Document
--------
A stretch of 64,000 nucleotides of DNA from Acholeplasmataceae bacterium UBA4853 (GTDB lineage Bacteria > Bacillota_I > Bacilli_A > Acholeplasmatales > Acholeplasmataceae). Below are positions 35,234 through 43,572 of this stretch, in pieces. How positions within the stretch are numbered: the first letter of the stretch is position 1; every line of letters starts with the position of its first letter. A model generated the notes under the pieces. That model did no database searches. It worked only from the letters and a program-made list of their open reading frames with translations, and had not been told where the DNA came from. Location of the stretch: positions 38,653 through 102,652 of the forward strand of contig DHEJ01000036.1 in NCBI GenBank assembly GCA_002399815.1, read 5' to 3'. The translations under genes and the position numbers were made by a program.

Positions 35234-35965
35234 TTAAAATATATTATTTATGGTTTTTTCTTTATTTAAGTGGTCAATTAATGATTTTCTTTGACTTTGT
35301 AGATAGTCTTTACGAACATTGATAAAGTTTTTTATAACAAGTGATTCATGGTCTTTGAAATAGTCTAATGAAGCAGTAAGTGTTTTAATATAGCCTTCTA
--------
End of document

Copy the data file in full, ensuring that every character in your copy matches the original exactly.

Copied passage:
A stretch of 64,000 nucleotides of DNA from Acholeplasmataceae bacterium UBA4853 (GTDB lineage Bacteria > Bacillota_I > Bacilli_A > Acholeplasmatales > Acholeplasmataceae). Below are positions 35,234 through 43,572 of this stretch, in pieces. How positions within the stretch are numbered: the first letter of the stretch is position 1; every line of letters starts with the position of its first letter. A model generated the notes under the pieces. That model did no database searches. It worked only from the letters and a program-made list of their open reading frames with translations, and had not been told where the DNA came from. Location of the stretch: positions 38,653 through 102,652 of the forward strand of contig DHEJ01000036.1 in NCBI GenBank assembly GCA_002399815.1, read 5' to 3'. The translations under genes and the position numbers were made by a program.

Positions 35234-35965
35234 TTAAAATATATTATTTATGGTTTTTTCTTTATTTAAGTGGTCAATTAATGATTTTCTTTGACTTTGT
35301 AGATAGTCTTTACGAACATTGATAAAGTTTTTTATAACAAGTGATTCATGGTCTTTGAAATAGTCTAATGAAGCAGTAAGTGTTTTAATATAGCCTTCTA